Label-free Quantitative Proteomics and Substrate Based Mass Spectrometry Imaging of Xenobiotic Metabolizing Enzymes in ex Vivo Human Skin and a Human Living Skin Equivalent Model

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  • External authors:
  • Narciso Couto
  • Jillian R.A. Newton
  • Cristina Russo
  • Esther Karunakaran
  • James Sidaway
  • Malcolm R. Clench


We report for the first time label-free quantification of xenobiotic metabolizing enzymes (XME), transporters, redox enzymes, proteases and nucleases in six human skin explants and a 3D living skin equivalent model from LabSkin. We aimed to evaluate the suitability of LabSkin as an alternative to animal testing for the development of topical formulations. More than 2000 proteins were identified and quantified from total cellular protein. Alcohol dehydrogenase 1C (ADH1C), the most abundant phase I XME in human skin, and glutathione S-transferase pi 1 (GSTP1), the most abundant phase II XME in human skin, were present in similar abundance in LabSkin. Several esterases were quantified and esterase activity was confirmed in LabSkin using substrate-based mass spectrometry imaging. No cytochrome P450 (CYP) activity was observed for the substrates tested, in agreement with the proteomics data, where the cognate CYPs were absent in both human skin and LabSkin. Label-free protein quantification allowed insights into other related processes such as redox homeostasis and proteolysis. For example, the most abundant antioxidant enzymes were thioredoxin (TXN) and peroxiredoxin-1 (PRDX1). This systematic determination of functional equivalence between human skin and LabSkin is a key step towards the construction of a representative human in vitro skin model, which can be used as an alternative to current animal-based tests for chemical safety and for predicting dosage of topically administered drugs.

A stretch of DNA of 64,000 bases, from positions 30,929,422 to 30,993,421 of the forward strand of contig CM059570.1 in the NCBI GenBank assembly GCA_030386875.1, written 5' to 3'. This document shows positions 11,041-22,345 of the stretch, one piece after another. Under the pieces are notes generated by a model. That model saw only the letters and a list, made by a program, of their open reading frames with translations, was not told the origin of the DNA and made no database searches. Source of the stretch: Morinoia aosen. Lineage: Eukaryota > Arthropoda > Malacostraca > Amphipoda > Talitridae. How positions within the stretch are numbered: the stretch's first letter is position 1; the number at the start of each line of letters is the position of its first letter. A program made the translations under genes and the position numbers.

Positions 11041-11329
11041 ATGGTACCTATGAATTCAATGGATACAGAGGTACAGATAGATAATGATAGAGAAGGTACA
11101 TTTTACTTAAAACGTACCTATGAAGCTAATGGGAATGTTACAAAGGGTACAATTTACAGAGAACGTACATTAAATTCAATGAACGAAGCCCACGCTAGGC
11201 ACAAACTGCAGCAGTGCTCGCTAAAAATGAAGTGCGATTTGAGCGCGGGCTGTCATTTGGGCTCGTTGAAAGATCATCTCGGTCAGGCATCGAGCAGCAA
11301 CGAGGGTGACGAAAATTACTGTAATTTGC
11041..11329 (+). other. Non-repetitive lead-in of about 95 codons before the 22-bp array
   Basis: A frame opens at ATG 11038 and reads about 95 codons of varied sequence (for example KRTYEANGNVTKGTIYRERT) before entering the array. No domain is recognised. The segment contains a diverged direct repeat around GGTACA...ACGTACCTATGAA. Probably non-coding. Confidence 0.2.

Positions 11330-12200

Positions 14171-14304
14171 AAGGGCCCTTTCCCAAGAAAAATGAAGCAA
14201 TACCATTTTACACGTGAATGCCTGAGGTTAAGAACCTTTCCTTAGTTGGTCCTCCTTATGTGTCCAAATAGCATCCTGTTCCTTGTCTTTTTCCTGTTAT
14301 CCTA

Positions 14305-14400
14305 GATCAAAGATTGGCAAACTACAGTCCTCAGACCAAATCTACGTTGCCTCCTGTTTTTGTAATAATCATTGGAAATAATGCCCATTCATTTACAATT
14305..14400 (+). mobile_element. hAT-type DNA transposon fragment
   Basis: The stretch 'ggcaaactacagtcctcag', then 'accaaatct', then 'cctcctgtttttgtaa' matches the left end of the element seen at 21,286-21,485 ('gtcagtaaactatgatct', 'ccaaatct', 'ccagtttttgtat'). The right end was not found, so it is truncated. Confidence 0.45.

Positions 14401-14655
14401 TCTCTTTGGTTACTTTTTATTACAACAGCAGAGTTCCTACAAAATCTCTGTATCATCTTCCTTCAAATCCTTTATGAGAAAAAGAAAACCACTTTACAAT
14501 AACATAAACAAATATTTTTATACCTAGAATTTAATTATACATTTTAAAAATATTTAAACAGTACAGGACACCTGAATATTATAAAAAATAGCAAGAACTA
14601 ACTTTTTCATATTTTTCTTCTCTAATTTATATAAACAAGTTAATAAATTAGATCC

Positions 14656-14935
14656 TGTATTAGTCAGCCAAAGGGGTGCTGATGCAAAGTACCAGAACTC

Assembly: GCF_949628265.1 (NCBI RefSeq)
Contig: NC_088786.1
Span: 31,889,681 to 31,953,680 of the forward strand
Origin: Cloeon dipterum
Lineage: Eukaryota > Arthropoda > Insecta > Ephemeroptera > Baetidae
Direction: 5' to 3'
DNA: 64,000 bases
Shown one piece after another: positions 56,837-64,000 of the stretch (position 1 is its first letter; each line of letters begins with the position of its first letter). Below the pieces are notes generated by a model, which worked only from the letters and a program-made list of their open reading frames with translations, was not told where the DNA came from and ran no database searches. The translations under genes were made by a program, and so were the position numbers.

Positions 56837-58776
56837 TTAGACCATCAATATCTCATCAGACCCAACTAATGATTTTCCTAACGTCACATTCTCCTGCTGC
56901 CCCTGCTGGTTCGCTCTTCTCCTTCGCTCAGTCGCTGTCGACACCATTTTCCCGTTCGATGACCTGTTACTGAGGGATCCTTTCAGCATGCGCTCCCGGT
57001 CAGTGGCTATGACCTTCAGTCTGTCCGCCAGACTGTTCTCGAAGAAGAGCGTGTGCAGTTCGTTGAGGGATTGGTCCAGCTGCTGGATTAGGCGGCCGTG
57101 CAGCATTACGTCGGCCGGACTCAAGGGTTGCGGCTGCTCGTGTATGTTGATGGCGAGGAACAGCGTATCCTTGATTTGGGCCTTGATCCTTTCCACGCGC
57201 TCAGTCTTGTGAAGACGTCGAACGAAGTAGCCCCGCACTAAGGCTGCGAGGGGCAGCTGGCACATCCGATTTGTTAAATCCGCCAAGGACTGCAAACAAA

Bibliographical metadata

Original languageEnglish
JournalDrug Metabolism and Disposition
Early online date2 Nov 2020
Publication statusE-pub ahead of print - 2 Nov 2020

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